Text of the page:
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Avoiding the Perils and Pitfalls of Intercountry Adoption from Non-Hague Countries: Considerations for Agencies and Adoptive Parents (Part I)

February 1, 2015

Christine Lockhard Poarch, J. McLane Layton

Adoption Professionals

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Avoiding the Perils and Pitfalls of Intercountry Adoption from Non-Hague Countries: Considerations for Agencies and Adoptive Parents (Part I)

Adoption Advocate No. 80

Introduction

While adopting a child from another country, you receive word that the in-country court has scheduled the final guardianship or adoption hearing. You make travel plans with your family to be in-country for just a few weeks. After all, once you appear for the in-country court proceeding, you are sure that this very long process will be almost over. You assume that the last step--procuring a visa from your own government, the United States--will be quick and painless.

Sometimes it is, and you are soon on your flight home, exactly as scheduled, with the newest addition to your family. Other times, your family is not so fortunate, and you spend weeks or months, thousands of dollars, and every ounce of patience trying to prove to the U.S. Department of State and ultimately, U.S. Citizenship & Immigration Services (USCIS), that your child is truly an orphan under U.S. law and eligible for a visa to enter the U.S.

In our experience, what agencies and adoptive parents don’t know about the orphan definition can hurt them and may risk the family’s completion of a successful intercountry adoption. This article is Part I of a two-part series that will provide an overview of the most common perils and pitfalls involved in designating a child as an orphan under U.S. law and emphasize best practices for agencies and adoptive families when pursuing adoptions in countries that are not signatories to the Hague Convention on the Protection of Children and Co-operation in Respect of Intercountry Adoption.2 A complete and thorough understanding of the perils and pitfalls of the orphan definition—in the beginning, before the case gets off the ground in-country—offers adoptive families and adoptees the best chance of avoiding heartache, disappointment and delay, protects birth families, and offers agencies the best chance of formulating policies to support favorable case completion when inter-country adoption is in the best interest of the child.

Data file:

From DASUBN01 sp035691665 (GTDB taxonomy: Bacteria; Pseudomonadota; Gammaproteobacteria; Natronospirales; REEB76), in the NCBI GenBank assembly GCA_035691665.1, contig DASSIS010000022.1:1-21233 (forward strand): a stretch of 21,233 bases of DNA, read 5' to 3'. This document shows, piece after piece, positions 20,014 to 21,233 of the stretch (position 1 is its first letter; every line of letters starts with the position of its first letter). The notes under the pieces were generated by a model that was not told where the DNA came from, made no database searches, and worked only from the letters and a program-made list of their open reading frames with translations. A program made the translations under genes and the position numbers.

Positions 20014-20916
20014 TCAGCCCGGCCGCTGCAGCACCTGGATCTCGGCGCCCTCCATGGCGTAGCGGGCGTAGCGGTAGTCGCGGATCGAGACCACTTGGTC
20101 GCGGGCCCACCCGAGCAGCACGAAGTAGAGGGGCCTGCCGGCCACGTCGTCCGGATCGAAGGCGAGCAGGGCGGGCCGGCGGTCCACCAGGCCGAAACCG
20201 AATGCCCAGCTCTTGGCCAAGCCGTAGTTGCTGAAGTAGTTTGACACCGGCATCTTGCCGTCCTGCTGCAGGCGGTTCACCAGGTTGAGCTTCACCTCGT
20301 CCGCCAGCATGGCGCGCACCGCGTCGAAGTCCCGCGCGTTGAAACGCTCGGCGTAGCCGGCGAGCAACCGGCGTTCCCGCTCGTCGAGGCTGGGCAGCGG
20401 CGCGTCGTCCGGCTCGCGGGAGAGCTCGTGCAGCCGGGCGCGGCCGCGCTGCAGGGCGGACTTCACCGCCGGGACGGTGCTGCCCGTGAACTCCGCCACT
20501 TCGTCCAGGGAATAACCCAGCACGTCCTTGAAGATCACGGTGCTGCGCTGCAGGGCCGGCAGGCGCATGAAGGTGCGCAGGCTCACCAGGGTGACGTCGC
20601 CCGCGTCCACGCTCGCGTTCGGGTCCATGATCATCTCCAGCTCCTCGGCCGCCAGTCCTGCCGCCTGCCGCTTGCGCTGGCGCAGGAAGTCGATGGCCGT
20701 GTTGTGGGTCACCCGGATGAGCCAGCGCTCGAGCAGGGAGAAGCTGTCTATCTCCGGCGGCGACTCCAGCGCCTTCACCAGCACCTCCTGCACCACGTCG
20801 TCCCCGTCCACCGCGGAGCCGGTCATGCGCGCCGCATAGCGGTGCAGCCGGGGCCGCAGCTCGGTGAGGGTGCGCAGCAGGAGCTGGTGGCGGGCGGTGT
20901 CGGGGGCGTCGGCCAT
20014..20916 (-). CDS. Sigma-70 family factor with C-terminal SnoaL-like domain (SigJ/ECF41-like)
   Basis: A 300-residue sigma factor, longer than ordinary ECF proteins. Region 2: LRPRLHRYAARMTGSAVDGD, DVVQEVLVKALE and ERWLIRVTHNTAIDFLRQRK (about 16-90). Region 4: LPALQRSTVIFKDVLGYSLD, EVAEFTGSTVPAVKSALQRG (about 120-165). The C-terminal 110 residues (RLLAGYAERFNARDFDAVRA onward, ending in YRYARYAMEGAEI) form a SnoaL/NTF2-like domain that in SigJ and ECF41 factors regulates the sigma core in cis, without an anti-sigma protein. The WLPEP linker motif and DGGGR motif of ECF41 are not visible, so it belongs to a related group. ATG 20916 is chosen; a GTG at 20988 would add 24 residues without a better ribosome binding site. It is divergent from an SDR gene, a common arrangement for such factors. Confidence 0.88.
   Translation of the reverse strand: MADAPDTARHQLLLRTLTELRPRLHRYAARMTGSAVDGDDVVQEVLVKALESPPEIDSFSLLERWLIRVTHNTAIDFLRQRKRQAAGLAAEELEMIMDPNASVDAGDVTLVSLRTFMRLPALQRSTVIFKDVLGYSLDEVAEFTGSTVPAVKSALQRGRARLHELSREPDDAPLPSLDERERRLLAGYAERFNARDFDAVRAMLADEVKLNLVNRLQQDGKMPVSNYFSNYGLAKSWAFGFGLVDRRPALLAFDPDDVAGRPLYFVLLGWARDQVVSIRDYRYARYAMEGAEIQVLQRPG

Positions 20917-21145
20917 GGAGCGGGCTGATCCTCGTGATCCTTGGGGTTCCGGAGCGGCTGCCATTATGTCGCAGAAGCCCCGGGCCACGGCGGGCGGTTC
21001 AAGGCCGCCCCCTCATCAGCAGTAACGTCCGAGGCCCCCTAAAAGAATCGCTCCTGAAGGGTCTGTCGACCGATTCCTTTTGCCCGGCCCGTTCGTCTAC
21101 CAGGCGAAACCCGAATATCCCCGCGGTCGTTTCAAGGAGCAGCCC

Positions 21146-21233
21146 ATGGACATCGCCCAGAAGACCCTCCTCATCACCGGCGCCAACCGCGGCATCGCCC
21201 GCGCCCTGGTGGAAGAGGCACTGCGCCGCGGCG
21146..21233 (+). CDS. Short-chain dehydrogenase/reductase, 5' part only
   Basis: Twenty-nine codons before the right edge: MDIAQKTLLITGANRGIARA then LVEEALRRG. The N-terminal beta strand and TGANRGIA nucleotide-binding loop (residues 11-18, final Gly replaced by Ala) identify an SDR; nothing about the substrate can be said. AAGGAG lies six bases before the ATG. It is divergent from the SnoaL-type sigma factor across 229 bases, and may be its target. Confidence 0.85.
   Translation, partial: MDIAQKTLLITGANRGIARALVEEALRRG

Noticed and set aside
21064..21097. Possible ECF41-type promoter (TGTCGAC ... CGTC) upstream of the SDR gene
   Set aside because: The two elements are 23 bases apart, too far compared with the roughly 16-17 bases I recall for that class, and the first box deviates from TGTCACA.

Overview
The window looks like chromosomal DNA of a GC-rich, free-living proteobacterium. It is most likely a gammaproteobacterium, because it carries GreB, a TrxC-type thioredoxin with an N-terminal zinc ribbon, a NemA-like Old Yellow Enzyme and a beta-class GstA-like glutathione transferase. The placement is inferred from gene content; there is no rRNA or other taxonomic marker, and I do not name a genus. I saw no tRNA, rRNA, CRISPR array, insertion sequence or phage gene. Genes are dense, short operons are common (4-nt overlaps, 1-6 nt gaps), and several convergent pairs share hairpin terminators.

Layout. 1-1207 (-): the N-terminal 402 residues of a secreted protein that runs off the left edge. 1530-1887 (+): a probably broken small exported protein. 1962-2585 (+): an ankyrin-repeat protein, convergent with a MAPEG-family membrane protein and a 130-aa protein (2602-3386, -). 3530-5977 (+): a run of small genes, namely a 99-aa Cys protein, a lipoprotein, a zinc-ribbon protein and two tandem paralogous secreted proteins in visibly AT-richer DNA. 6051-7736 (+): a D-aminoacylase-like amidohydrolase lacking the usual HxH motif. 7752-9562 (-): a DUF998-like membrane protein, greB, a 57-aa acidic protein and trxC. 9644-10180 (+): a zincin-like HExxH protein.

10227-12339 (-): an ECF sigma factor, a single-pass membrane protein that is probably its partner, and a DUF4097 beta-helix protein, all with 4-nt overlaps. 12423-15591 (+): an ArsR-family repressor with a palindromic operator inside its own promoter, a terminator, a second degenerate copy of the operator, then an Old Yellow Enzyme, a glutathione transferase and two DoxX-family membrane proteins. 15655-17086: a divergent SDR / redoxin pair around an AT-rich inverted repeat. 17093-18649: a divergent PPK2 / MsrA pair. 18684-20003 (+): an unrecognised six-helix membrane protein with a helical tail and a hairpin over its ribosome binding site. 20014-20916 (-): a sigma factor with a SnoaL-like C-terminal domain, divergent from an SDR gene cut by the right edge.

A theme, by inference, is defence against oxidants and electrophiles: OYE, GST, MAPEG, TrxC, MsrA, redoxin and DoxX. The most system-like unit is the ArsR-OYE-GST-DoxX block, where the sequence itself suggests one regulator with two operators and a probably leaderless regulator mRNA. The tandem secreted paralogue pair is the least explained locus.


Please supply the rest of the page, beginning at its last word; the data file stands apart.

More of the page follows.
The Orphan Definition: Why It Matters Sooner Rather Than Later

The orphan determination occurs at the end of the international non-Hague adoption process, so why do we suggest that understanding the definition matters most critically in the beginning, before the parental match and during the in-country judicial process?